Further, Propper de Callejon said, “Things might go slower because of the change in the opposite direction (but) I don’t think it stops.”

‘A wake-up call’ in EVs, chips

Lowe, the CEO of Durham-based chip manufacturer Wolfspeed, said continued investment in the nation’s electric vehicle supply chain will be key to American automobile manufacturers keeping pace with their competitors in China.

Lowe noted that even though China only has two of the 10 largest car makers, it has five of the world’s largest electric vehicle manufacturers.

“This is a wake-up call to the Western automobile industry,” Lowe said.

To keep pace, American EV manufacturers are turning to silicon carbide, the semiconductor technology Wolfspeed uses in its chips that allows electric vehicle batteries to charge faster and go up to 15% further on a charge.

In the wake of 2022’s CHIPS and Science Act, Durham-based Wolfspeed announced plans to build a $5 billion manufacturing facility in Chatham County, as well as a research and development facility on the N.C. A&T campus in Greensboro. That legislation allows chip manufacturers to claim a tax credit that is equal to 25% of their capital expenses for new factories and equipment.

When it is finished, Lowe said, Wolfspeed expects to be able to claim a significantly larger share of the world’s manufacturing of silicon carbide chips. And cars that use those chips are just beginning to hit the market, Lowe said. He predicted that Tesla will use the technology to make a car that can go 625 miles on a single charge within two years.

“The largest market for automobiles on Earth is converting to electric. It’s a transition that’s not going to stop,” Lowe said.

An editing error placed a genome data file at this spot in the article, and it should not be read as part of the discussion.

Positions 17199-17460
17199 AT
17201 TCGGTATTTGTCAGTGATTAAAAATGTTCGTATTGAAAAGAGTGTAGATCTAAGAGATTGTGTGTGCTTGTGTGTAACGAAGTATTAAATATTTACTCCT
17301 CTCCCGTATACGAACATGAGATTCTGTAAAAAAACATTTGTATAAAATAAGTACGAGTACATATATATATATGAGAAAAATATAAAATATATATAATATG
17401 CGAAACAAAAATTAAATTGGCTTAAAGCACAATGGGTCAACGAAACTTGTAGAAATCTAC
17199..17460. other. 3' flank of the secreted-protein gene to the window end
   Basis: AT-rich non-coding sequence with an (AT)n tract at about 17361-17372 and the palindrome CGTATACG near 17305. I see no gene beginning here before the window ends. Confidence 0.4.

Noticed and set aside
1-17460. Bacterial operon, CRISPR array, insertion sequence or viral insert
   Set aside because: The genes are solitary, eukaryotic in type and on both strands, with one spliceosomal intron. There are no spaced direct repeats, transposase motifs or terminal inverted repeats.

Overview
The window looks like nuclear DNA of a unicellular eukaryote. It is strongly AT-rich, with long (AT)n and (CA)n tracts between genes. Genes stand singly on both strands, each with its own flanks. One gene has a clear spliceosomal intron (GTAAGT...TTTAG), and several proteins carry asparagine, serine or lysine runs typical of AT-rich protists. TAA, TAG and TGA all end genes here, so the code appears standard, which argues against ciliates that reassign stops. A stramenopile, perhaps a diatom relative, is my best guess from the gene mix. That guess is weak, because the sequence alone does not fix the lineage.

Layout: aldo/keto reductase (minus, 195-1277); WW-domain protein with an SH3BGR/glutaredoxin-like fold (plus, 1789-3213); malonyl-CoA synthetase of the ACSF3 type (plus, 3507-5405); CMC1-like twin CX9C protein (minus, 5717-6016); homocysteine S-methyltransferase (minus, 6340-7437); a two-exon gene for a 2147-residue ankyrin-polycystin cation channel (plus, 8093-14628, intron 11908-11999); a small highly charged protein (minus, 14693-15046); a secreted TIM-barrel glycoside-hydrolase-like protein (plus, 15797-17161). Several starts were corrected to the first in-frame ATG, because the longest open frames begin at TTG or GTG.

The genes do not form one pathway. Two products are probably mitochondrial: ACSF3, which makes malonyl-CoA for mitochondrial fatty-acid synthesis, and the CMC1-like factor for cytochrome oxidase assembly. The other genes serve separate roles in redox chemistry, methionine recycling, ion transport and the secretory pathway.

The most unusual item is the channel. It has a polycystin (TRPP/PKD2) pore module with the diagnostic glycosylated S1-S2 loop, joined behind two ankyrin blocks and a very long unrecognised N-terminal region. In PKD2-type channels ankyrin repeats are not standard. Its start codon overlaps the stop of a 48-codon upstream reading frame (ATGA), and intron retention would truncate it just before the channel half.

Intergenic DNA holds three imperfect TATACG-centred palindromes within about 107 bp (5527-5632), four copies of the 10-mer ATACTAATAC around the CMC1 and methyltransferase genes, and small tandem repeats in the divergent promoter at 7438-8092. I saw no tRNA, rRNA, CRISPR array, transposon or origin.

Helping governments, nonprofits

Podesta also discussed the direct pay provision of the Inflation Reduction Act, which allows nonprofits, local governments, states and schools to receive payments that will help them invest in lower-emission technologies. Those could include buying electric school buses, installing electric vehicle charging infrastructure or investing in solar panels and battery storage.

While eligible entities would typically not pay taxes, the IRA program allows them to file a tax return and effectively claim the tax credit that businesses or other entities that pay taxes would receive. The federal government would then directly pay the nonprofit or government using funds from the 2022 bill, lowering the cost of their project.

“This is pretty new. I think people aren’t thinking about that as much, and the ability to deploy at scale across the country, across the sectors in the economy is just amazing in this law,” Podesta said.

This story was produced with financial support from the Hartfield Foundation and Green South Foundation, in partnership with Journalism Funding Partners, as part of an independent journalism fellowship program. The N&O maintains full editorial control of the work. If you would like to help support local journalism, please consider signing up for a digital subscription, which you can do here.